project . 2008 - 2011 . Closed

Meteorites as free sample-returns: Operation of the UK Desert Fireball Network

UK Research and Innovation
Funder: UK Research and InnovationProject code: ST/F003072/1
Funded under: STFC Funder Contribution: 300,619 GBP
Status: Closed
27 Sep 2008 (Started) 26 Sep 2011 (Ended)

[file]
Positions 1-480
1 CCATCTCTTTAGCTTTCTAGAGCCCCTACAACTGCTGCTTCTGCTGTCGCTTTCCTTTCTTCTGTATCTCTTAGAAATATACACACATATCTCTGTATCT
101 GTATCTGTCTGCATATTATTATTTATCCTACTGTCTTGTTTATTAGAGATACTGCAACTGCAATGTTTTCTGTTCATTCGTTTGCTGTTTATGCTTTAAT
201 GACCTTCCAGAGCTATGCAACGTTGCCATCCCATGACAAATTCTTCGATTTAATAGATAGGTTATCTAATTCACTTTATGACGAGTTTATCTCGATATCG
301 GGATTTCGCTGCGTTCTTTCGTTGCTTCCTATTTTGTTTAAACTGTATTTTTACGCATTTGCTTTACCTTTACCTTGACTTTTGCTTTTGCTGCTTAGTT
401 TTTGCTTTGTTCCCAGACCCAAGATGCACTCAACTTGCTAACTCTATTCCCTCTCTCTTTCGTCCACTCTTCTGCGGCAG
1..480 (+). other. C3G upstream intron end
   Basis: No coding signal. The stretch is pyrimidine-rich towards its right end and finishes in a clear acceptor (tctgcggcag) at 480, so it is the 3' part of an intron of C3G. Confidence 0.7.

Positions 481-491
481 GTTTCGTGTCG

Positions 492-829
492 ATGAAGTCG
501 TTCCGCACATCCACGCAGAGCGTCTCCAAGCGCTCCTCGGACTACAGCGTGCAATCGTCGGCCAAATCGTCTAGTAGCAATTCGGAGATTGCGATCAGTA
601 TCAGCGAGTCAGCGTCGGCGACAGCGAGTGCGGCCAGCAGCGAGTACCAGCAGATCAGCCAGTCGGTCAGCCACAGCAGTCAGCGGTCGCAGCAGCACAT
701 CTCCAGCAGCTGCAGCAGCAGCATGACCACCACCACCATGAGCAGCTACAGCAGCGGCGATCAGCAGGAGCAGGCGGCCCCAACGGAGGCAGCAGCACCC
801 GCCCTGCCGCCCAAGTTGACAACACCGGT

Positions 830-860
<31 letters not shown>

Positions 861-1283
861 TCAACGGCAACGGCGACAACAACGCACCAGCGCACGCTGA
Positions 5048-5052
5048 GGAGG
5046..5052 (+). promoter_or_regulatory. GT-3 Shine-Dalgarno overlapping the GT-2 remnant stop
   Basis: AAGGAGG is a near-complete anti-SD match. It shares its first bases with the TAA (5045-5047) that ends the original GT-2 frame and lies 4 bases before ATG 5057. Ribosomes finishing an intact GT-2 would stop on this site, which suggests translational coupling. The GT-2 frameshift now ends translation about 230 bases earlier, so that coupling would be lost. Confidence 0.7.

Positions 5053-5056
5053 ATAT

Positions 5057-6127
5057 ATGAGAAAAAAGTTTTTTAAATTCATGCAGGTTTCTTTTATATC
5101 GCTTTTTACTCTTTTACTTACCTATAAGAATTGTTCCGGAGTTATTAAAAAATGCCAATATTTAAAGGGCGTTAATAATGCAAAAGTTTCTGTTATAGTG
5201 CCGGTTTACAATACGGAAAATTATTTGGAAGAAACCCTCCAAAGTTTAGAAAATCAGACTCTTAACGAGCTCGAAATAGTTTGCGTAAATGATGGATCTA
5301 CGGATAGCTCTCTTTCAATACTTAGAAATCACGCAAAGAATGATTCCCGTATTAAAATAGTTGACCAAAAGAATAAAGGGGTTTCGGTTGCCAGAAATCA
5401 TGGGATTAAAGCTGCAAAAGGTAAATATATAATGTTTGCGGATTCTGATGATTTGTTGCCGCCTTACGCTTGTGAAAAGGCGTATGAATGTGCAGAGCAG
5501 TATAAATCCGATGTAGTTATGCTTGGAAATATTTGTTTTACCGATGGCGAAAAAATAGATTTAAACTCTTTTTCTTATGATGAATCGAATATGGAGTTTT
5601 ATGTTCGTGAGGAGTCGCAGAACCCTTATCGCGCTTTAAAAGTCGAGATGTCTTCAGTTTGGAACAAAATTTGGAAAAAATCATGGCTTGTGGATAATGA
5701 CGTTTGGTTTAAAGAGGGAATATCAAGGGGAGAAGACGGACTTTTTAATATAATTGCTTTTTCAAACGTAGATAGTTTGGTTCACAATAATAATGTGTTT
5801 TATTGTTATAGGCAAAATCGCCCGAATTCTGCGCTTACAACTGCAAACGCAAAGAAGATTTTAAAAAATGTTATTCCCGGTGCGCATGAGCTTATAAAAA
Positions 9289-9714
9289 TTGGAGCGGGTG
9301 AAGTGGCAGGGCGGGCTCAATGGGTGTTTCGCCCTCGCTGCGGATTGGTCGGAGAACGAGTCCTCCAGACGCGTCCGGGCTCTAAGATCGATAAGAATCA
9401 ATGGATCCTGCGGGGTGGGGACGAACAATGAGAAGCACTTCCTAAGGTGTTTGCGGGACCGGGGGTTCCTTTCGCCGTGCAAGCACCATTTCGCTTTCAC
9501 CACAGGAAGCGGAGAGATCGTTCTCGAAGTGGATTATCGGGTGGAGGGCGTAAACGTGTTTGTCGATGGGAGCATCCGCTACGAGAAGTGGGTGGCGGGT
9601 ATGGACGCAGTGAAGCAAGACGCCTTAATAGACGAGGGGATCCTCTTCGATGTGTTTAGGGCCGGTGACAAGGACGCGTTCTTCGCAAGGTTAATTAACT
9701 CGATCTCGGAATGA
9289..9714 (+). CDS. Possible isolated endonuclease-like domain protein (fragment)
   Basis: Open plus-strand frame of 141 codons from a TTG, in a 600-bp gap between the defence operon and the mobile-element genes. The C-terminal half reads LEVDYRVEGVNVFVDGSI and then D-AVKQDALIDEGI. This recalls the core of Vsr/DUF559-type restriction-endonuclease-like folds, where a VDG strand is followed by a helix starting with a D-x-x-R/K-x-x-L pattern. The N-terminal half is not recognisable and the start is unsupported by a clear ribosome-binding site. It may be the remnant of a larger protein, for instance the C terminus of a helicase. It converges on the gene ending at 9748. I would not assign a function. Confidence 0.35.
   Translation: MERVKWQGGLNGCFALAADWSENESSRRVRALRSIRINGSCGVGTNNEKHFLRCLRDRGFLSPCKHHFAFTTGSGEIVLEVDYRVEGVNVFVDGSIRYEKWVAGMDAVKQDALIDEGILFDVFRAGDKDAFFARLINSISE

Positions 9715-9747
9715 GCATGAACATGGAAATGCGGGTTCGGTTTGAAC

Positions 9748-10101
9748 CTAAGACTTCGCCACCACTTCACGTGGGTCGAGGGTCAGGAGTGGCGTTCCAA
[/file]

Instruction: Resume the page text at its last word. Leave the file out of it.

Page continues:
A spatial context to aid interpretation is fundamental to all sample analysis: whether those samples are rocks, medical tests, or police evidence, we need to know where they came from to interpret the results. Meteorites are our only samples of a protoplanetary disk; the only surviving physical record of the formation of our own Solar System (including the variety of local stellar sources that contributed to our disk, and the chemical processes that occurred within it); the only record of how differentiation and core formation occurs in planetesimals. And yet we have virtually no constraint on where they come from. Until we get sample-return missions to numbers of asteroids, what we need are orbits for specific meteorites. Unfortunately, out of tens of thousands of meteorites, we have good orbits for only four, and reasonable orbits for a couple more. The aim of this project is to determine orbits for numbers of meteorites. The results potentially have implications for every area of meteorite study, just as a knowledge of spatial context of any other sample has implications for all subsequent analyses of it. Meteoroids produce a bright fireball as they transit our atmosphere. By photographing the fireball from different angles, the atmospheric track of the object can be determined with great accuracy. If material survives to the surface as a meteorite, this allows us to work out what its orbit was before it entered the atmosphere, and also where it landed on the Earth's surface. This technique has been employed a number of times over the last 50 years, all in temperate regions of the northern hemisphere, but although hundreds meteorite falls have been observed, only four were recovered. The poor success rate is down to the difficulty in recovering a small rock in an area of several square kilometres when there is significant undergrowth. Our solution was rather simple. Over the last few decades, tens of thousands of meteorites have been found in the world's deserts. Put a fireball network in a desert and it should be much easier samples. We have designed a fireball observatory that can operate automatically in the harsh environment of the Australian desert. Based on previous fieldwork in this area, looking for old weathered meteorites, we should have about a 70% chance of finding meteorites that we see land. Our first grant, to put a small network of 3 observatories out in the desert, and test both the technology and concept, began June 2005. Two years on, fireball observatories have been built, deployed in the Australian desert, and successfully integrated with satellite internet and solar power. In addition to fully-functioning autonomous observatories, logistics to maintain them in operation, and support regular fieldwork, are in place. The UK now has a fireball camera network operating in the Australian desert. Orbits have been calculated from 22 fireballs - the first orbits to be determined from southern hemisphere fireballs. And most important: at least one of these fireballs has produced a meteorite on the ground. An expedition to recover this sample - and any others that fall in the meantime - will be mounted in the next field season. Our initial trial network has proven a success. We now need the support that will let us translate this success into a growing collection of meteorites with orbits, finally providing meteorite scientists with that most basic information: a knowledge of where their samples come from.

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